Keeping things equal in residential tenancies
For residential landlords, identity checks on prospective tenants can be challenging and the penalties harsh for getting it wrong; but trying to avoid tenants with complex immigration status is not an option, as this opens the way to claims of unlawful discrimination.
The obligation to conduct so-called ‘right to rent’ checks was first imposed on landlords, or their agents, under the Immigration Act 2014, and later updated in the Immigration Act 2016. The aim was to prevent individuals without lawful immigration status from accessing the private rented sector. The checks apply to all prospective tenants over the age of 18 for a new residential let, whether via a private landlord, lettings agent or an owner-occupier renting to lodgers.
Since the initial checks were set out, the requirements have regularly been updated to reflect changes in process and digitalisation of services. Most recently a new set of requirements came into force on 6 April 2022, outlining both online and manual right to work checks, depending on the status of the tenant. This includes changes to the way in which the Biometric Residence Card (BRC), Biometric Residence Permit (BRP) and Frontier Worker Permit (FWP) can be used to evidence a holder’s right to rent.
Previously landlords could accept a physical BRP, BRC or FWP as valid proof, if it showed an expiry date within the term of the tenancy, but now this must be checked using the Home Office online service. Home Office online checks are also required for individuals who have only digital proof of their immigration status in the UK.
The checks can be extremely complex for some non-UK citizens and a recent House of Commons review of the regulation of private rented housing found 25% of landlords were unwilling to rent to non-British passport holders. But any landlord thinking to avoid their obligations, by deterring prospective foreign tenants or favouring those who are apparently British, could find themselves subject to action under anti-discriminatory measures and the Equality Act 2010.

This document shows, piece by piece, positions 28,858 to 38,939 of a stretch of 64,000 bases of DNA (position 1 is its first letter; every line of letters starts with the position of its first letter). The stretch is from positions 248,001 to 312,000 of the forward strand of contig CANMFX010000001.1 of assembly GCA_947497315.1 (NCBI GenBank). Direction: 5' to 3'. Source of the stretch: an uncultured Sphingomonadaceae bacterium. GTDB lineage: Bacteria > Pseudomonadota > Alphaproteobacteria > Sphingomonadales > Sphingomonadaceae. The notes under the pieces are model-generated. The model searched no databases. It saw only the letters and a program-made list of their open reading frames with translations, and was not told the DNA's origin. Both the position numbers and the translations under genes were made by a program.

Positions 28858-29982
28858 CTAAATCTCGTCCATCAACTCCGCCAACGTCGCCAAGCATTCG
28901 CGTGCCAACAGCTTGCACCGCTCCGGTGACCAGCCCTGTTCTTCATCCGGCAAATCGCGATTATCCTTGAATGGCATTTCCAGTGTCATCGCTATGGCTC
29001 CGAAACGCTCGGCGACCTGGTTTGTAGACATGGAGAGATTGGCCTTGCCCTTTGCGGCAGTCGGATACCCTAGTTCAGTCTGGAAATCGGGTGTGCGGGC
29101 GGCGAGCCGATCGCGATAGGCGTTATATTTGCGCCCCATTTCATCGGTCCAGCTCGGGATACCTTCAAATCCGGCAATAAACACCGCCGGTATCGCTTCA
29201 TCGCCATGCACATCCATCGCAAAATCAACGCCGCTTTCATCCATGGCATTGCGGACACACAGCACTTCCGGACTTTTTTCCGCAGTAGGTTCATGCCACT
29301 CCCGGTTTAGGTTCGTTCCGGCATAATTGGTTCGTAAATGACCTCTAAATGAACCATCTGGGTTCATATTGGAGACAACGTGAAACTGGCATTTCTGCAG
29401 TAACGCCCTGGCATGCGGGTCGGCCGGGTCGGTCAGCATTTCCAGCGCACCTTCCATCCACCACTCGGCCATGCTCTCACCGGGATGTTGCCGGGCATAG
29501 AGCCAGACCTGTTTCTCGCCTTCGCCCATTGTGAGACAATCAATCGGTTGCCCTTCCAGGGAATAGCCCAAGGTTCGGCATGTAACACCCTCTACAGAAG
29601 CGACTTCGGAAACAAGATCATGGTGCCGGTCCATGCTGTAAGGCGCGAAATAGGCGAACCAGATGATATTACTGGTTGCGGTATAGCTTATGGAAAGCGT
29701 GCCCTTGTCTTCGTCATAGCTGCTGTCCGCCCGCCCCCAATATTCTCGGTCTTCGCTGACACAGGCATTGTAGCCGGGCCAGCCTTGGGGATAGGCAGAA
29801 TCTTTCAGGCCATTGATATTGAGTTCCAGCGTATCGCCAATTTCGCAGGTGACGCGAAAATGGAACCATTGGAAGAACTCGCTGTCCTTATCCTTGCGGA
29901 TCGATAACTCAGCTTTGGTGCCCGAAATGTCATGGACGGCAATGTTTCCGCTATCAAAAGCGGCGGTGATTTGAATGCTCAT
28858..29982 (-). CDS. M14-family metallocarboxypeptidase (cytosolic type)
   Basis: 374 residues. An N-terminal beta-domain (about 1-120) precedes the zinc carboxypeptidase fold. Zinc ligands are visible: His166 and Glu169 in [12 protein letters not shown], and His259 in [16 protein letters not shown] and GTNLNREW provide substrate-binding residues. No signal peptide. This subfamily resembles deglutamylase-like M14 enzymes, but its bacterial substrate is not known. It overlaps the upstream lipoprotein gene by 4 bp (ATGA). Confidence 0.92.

Landlords who discriminate on the basis of the protected characteristic of race or racial grounds, including ‘colour, nationality, and ethnic or national origins’ could find themselves facing a claim for an uncapped level of damages, if a prospective tenant with the right to live in the UK is rejected on these grounds. Or if a landlord publishes a discriminatory advertisement or instructs their agent to discriminate, the Equality and Human Rights Commission can bring proceedings.
When faced with all the small print and knowing there are fines, or even imprisonment, for incorrectly carrying out right to rent checks, a landlord may think it simpler to look for a tenant who is more easily checked out, but that path is equally risky. To avoid discrimination, every prospective tenant should be treated exactly the same way, so no one is discouraged or excluded, either directly or indirectly, because of a known or perceived protected characteristic. The right to rent checks should also be undertaken consistently, whether or not a landlord believes someone is a British citizen.
Getting guidance and regular updates on how to manage the checks is ideal, as things can change all the time. As well as the new requirements from 6 April, we recently saw the government release special rules regarding right to rent checks for Ukrainian nationals escaping the conflict.
It’s also a good idea to adopt the Government checklist and follow the code that is set out, as that will demonstrate best practice and provide a statutory excuse against liability if you are found to have rented to anyone disqualified by reason of immigration status.